When did the Christmas season become so frantic? Whatever happened to hanging out with family and friends, drinking some hot chocolate and looking at Christmas lights? Now it seems like every day in December is filled with organized “Christmas Events.” Parades, cookies exchanges, Secret Santas, Christmas concerts, and choreographed light shows fill the days so full that there’s no time to even enjoy them. Trying to keep a household running on top of all that is near impossible and I haven’t even mentioned shopping for gifts and fighting crowds at the mall!
Before I start sounding like Scrooge, let me say that I love Christmas. I love the decorations, the cooking, the time with family, and the anticipation of the birth of our Lord. On the other hand, I don’t love the shopping, the penny pinching, the packed calendar, or the car commercials that lead us to believe that we should all be getting a Lexus for Christmas with a big red bow on top. (I mean, seriously, do people really do that?!?)
I have to confess that I’ve been sucked into the whole “picture perfect Christmas” pressure in the past. You know what I’m talking about-gourmet food made from scratch, perfectly selected gifts expertly wrapped and under the tree, house decorations that are worthy of a magazine photo shoot, and everyone happily spending time together. I blame Martha Stewart.
It wasn’t until I noticed that my family didn’t seem to care about the things I was frantically trying to give them that I started to rethink my approach to Christmas. So, one year not so long ago, I decided to be more intentional about my Christmas preparations. I asked myself questions to figure out what really mattered to me: What decorations would I really miss if they weren’t put up this year? What events mean the most to me? What Christmas cookies do I love the most?
After I had my list of answers, I asked the same questions to my husband and children. I also asked my children only to give me three ideas for Christmas gifts for them; one inexpensive, one mid-range price, and one item that was more of a splurge. Then, I stuck only to the list of answers they gave me. Really. No additions. At all.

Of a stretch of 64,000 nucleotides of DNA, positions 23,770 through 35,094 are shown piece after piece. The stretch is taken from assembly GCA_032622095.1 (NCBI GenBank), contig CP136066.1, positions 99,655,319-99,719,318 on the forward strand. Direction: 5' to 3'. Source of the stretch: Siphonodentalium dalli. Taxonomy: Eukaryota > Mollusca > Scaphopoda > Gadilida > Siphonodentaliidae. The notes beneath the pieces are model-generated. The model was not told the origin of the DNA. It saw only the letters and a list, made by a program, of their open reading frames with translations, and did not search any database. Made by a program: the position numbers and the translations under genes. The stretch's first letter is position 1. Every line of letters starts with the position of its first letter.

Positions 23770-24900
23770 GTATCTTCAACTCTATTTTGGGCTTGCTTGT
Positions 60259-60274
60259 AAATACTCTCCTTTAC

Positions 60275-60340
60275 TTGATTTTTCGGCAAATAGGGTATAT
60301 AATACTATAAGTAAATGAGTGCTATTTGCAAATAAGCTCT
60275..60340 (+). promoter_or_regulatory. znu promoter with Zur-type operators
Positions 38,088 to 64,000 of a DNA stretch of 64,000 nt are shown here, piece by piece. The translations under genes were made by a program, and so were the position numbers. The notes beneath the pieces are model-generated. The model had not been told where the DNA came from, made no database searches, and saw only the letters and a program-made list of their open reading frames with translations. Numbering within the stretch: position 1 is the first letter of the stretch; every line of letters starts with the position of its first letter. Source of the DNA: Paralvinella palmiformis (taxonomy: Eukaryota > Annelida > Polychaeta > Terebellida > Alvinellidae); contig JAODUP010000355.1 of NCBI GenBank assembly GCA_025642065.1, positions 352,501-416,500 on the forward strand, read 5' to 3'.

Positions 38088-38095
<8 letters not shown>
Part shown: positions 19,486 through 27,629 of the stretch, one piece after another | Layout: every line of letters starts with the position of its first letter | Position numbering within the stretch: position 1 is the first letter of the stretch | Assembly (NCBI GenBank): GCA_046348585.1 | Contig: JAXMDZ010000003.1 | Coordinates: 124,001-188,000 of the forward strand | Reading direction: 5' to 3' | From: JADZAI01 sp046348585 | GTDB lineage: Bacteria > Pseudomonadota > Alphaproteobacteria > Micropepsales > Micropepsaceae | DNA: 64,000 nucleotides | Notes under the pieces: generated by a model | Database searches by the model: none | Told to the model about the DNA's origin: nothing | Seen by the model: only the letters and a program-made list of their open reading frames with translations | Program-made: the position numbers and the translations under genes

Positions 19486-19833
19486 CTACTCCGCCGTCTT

That year I only made the cookies that were each person’s favorite. (In fact, there was some overlap so one batch of cookies often were the favorite of a couple of family members. Score!) We only put up the favorite decorations. We made it a point to carve out time to do the things that we enjoyed the most; watching Christmas movies, seeing Christmas lights together, sitting around the fire pit drinking hot cocoa, and playing board games. I also didn’t worry about a large number of gifts for each family member. I stuck with three gifts per person. (It was good enough for Jesus, right?)
You know what? It was a great Christmas season! We didn’t miss any of the things that we cut out from our celebration and we actually got to enjoy the time leading up to Christmas. In the extra time that we had leftover, we were able to get better rest and even make time for spiritual preparations for the feast of Christmas. *shocked gasp* I know, right? Who would’ve thought that we would actually find time to get ready for the holy day along with the holiday?
So, take it from a mom who’s been there. Less is definitely more at Christmas. I’ll even help you get started. First question-what’s your favorite Christmas cookie? …See? That wasn’t so hard, was it?
Copyright Laura B Nelson 2015
Art by kelseyannvere via Pixabay, CCO Public Domain